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Posted February 16 2013 - 03:21 PM

I think we are coming close to 50 years when color tv shows started to replaced black and white tv series. I had thought it was 1965 when color tv shows were produced!
I think it's all in how you look at it. In 1954 Ford Theatre was the first network sponsored TV color film series to be presented on a regular basis (on NBC). There were several instances of special event broadcasts in the 50s and several syndicated programs were filmed in color in anticipation of the format taking over. But I think you can target 1959 as the true beginning of color replacing B/W programs with NBC broadcasting Bonanza in color. Of course NBC had a vested interest in color since their parent company RCA was the leading manufacturer of color sets and a driving force of the adoption of the NTSC color system. CBS and ABC dragged their feet into color. ABC delayed its first color series until 1962 with The Flintstones and The Jetsons. CBS had pioneered many color broadcasts in the 50s but actually stopped all regular color programming between 1960 and 1965 (The Lucy Show was filmed in color beginning in '63 but was telecast by CBS in B/W through the end of the '64–'65 season). That is somewhat surprising considering GE, CBS' parent company, manufactured color sets. (removed due to bad intel) It was Spring 1966 when GE introduced the "Porta-Color" set helping cement the color transition.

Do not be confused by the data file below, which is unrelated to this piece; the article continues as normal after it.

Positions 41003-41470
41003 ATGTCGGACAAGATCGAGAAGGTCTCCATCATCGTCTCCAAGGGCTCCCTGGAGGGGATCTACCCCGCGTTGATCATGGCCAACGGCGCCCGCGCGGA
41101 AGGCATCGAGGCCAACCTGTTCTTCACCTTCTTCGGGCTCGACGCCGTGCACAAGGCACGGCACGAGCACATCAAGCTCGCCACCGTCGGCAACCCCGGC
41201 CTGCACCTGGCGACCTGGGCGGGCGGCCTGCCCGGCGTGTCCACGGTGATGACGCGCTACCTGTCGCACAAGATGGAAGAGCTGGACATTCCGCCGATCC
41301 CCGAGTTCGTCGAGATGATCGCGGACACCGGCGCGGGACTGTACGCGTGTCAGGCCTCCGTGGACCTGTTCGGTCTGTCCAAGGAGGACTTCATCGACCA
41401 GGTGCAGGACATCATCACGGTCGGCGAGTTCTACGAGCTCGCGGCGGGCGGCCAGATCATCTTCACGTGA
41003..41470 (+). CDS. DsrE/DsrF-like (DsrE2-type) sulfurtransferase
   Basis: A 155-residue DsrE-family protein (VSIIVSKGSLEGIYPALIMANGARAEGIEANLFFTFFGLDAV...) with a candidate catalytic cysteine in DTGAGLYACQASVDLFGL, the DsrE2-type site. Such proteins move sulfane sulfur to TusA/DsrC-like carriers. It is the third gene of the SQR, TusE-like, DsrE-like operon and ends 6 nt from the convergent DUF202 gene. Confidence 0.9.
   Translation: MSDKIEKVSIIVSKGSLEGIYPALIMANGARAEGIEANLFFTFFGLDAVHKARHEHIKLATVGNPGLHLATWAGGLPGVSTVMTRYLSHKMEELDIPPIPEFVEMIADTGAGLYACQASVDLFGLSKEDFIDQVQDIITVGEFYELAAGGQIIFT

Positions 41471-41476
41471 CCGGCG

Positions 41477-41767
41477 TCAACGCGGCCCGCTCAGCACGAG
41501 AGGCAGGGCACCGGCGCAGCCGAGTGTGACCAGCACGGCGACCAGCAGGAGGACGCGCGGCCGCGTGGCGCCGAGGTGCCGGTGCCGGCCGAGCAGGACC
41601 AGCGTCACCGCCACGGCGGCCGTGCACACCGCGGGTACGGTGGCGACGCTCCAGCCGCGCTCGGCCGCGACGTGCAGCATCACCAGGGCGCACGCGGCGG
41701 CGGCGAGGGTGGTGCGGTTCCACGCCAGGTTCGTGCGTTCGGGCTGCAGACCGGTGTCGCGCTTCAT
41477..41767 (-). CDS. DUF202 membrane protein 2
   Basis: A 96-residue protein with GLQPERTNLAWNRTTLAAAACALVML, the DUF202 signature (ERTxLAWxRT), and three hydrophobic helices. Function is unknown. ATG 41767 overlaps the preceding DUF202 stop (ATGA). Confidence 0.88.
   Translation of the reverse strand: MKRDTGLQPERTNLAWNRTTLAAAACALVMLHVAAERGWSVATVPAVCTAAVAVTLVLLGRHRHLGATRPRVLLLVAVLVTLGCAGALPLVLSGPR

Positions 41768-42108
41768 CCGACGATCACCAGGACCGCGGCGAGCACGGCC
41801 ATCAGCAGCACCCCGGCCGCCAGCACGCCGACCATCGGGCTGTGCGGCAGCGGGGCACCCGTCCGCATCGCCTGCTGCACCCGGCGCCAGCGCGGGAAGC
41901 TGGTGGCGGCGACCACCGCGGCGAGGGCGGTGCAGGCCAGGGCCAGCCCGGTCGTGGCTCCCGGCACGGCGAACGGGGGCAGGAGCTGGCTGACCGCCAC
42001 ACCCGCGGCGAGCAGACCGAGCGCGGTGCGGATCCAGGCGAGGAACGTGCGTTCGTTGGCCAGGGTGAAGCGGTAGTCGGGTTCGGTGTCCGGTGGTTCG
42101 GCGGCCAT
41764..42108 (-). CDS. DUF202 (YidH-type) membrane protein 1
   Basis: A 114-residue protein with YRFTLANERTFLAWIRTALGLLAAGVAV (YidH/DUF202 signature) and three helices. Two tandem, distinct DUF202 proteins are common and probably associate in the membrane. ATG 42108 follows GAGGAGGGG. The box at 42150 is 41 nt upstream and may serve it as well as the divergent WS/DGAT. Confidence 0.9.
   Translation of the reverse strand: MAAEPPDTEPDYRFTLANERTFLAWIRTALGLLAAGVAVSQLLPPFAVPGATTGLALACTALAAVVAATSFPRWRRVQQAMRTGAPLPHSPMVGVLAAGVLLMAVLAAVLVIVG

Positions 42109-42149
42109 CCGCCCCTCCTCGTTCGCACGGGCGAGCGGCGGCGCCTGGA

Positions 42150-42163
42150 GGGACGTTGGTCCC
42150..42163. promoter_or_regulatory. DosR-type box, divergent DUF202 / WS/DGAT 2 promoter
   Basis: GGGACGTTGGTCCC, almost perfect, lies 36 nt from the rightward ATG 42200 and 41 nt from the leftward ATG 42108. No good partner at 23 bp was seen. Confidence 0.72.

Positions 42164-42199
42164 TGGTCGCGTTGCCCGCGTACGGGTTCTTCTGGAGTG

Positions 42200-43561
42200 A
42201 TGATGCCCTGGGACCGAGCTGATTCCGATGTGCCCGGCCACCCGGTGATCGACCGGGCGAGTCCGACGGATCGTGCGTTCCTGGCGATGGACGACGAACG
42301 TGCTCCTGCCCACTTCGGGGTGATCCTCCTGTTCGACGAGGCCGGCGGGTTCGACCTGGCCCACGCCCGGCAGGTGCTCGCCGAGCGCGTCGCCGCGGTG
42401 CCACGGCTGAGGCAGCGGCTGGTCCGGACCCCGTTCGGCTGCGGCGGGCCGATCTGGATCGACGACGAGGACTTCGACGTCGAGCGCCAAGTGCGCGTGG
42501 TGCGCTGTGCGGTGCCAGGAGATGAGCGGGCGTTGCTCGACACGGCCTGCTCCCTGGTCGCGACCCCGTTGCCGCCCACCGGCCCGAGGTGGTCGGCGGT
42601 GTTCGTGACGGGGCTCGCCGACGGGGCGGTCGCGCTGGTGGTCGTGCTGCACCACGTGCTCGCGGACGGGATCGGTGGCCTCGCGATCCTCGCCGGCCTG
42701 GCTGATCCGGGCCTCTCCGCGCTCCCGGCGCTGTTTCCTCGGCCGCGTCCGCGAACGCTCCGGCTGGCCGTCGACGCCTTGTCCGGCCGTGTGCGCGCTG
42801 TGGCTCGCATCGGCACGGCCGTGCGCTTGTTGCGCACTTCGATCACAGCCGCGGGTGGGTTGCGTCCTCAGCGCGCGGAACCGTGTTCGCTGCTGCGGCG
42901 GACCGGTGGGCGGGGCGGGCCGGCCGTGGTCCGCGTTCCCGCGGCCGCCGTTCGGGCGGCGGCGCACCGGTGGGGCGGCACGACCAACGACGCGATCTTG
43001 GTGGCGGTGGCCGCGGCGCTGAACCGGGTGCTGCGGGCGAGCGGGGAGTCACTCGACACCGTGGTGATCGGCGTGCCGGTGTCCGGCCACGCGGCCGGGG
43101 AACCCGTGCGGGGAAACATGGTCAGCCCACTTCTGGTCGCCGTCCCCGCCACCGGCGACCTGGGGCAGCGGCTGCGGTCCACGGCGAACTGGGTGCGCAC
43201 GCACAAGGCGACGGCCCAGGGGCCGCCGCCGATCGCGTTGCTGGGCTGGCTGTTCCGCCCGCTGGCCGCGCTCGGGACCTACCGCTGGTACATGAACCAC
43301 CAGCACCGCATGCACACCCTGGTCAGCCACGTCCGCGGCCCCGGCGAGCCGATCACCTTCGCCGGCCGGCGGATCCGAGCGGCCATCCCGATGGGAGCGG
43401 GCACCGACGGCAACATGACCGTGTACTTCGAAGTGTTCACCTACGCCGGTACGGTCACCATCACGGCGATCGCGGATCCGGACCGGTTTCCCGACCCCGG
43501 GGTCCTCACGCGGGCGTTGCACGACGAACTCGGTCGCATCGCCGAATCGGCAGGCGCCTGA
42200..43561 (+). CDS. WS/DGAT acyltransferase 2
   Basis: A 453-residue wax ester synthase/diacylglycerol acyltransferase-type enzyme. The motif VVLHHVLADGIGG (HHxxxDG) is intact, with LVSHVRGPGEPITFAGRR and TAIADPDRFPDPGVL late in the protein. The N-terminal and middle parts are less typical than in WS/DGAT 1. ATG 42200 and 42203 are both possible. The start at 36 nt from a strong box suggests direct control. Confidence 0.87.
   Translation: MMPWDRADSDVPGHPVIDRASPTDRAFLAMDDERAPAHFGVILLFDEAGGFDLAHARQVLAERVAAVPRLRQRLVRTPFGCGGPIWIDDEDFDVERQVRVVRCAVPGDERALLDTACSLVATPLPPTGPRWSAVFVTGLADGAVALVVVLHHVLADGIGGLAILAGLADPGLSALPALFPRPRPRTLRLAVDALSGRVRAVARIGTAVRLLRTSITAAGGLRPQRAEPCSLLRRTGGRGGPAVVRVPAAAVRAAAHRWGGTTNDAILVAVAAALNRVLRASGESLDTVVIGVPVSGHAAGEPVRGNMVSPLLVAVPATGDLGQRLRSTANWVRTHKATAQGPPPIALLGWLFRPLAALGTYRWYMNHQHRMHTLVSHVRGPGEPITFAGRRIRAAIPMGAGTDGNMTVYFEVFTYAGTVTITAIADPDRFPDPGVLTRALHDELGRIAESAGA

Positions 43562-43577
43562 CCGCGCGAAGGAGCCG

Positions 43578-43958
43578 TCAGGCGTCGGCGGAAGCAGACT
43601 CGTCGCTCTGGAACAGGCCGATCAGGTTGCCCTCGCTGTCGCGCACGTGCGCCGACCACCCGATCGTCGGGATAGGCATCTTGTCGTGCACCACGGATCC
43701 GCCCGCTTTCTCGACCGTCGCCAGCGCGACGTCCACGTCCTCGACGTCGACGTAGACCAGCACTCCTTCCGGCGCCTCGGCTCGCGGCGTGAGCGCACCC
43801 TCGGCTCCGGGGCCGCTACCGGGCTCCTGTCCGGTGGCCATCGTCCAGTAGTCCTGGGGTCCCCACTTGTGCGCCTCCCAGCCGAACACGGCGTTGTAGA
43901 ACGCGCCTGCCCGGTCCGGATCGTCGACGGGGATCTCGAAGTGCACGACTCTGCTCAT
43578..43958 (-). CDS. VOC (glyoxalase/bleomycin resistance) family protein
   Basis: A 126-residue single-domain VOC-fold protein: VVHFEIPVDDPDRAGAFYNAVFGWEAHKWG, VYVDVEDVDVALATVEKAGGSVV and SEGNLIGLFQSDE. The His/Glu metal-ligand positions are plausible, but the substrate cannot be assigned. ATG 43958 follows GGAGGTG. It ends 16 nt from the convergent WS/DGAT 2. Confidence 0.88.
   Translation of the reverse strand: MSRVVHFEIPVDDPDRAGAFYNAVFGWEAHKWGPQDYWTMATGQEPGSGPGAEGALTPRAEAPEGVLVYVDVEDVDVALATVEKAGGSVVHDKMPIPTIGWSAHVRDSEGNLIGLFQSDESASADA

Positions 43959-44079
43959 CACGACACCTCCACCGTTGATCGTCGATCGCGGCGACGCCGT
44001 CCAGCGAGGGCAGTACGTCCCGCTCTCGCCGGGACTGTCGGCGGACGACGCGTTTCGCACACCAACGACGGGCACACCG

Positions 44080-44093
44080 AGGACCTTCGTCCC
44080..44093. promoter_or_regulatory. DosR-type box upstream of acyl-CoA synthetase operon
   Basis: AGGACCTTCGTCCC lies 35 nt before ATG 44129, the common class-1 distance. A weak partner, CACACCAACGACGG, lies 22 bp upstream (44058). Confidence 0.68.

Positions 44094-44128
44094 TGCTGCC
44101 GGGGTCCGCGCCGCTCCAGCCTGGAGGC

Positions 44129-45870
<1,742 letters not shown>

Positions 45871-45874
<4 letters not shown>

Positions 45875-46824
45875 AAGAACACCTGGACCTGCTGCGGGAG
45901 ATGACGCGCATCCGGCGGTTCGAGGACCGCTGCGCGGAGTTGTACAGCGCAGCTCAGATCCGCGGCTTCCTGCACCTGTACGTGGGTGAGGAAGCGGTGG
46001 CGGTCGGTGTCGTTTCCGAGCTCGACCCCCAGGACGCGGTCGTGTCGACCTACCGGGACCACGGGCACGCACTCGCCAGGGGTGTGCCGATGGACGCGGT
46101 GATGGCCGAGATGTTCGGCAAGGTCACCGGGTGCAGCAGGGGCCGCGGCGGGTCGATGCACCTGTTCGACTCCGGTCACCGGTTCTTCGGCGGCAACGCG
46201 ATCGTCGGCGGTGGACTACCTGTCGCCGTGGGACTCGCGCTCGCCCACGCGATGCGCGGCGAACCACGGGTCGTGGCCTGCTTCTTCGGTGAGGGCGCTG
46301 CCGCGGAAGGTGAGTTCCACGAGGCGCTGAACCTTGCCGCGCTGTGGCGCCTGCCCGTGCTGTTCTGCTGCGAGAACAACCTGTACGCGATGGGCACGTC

#1377 of 2830 OFFLINE   FanCollector

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Posted February 16 2013 - 06:00 PM

Trying to get a handle on the scope of color programming before 1965...how many regularly scheduled, scripted, non-animated network series were in color as of, say, 1962? I know Bonanza and The Virginian were. How many others?

#1378 of 2830 OFFLINE   Jack P

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Posted February 16 2013 - 06:22 PM

The Joey Bishop Show during its two years on NBC from 1962-1964. Then when it went to CBS for a final season it was in B/W!

#1379 of 2830 OFFLINE   FanCollector

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Posted February 16 2013 - 06:27 PM

Didn't Wagon Train go from b/w to color and then back to b/w for one last year also?

#1380 of 2830 OFFLINE   Statskeeper

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Posted February 17 2013 - 01:22 AM

Wagon Train did 5 episodes in color in the 5th season, while still on NBC. It went all color and expanded to 90 minutes for the 7th season (by then on ABC) but went back to B&W and 60 minutes for the 8th and last season. The color episodes of the 5th season were mastered in B&W for syndication, and are in B&W on the DVD release.